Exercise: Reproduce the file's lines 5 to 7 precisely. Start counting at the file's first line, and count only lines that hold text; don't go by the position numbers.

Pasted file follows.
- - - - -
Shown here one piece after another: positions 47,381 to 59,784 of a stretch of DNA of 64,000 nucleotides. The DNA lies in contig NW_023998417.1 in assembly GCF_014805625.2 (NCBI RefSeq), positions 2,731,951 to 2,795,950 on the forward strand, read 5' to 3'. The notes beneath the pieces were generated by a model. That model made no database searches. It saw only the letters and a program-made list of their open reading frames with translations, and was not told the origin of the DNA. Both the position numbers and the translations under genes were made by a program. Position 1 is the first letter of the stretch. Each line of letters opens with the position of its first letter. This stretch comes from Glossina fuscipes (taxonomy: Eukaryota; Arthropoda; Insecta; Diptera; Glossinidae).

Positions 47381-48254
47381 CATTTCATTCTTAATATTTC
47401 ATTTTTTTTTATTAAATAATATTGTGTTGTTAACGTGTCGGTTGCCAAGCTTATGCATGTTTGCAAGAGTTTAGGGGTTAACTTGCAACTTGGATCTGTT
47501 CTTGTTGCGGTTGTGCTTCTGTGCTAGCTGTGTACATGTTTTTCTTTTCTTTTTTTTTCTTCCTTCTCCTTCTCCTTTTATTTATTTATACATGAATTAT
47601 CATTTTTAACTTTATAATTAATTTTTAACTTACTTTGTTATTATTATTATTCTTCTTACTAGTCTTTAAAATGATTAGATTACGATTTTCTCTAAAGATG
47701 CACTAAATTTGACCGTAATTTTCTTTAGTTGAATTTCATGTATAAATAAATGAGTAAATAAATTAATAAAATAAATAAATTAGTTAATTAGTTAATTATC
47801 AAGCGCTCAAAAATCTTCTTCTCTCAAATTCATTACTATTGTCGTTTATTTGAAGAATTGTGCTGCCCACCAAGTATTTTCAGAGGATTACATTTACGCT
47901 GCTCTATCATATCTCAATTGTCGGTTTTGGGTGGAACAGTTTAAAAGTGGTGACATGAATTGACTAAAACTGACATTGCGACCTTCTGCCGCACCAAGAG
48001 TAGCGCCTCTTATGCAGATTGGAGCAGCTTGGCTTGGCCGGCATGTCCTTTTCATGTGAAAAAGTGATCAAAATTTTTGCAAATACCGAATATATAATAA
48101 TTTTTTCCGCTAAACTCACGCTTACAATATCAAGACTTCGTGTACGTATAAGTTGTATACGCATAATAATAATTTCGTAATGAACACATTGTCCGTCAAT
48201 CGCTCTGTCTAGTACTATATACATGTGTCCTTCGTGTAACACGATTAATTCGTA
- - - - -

47501 CTTGTTGCGGTTGTGCTTCTGTGCTAGCTGTGTACATGTTTTTCTTTTCTTTTTTTTTCTTCCTTCTCCTTCTCCTTTTATTTATTTATACATGAATTAT
47601 CATTTTTAACTTTATAATTAATTTTTAACTTACTTTGTTATTATTATTATTCTTCTTACTAGTCTTTAAAATGATTAGATTACGATTTTCTCTAAAGATG
47701 CACTAAATTTGACCGTAATTTTCTTTAGTTGAATTTCATGTATAAATAAATGAGTAAATAAATTAATAAAATAAATAAATTAGTTAATTAGTTAATTATC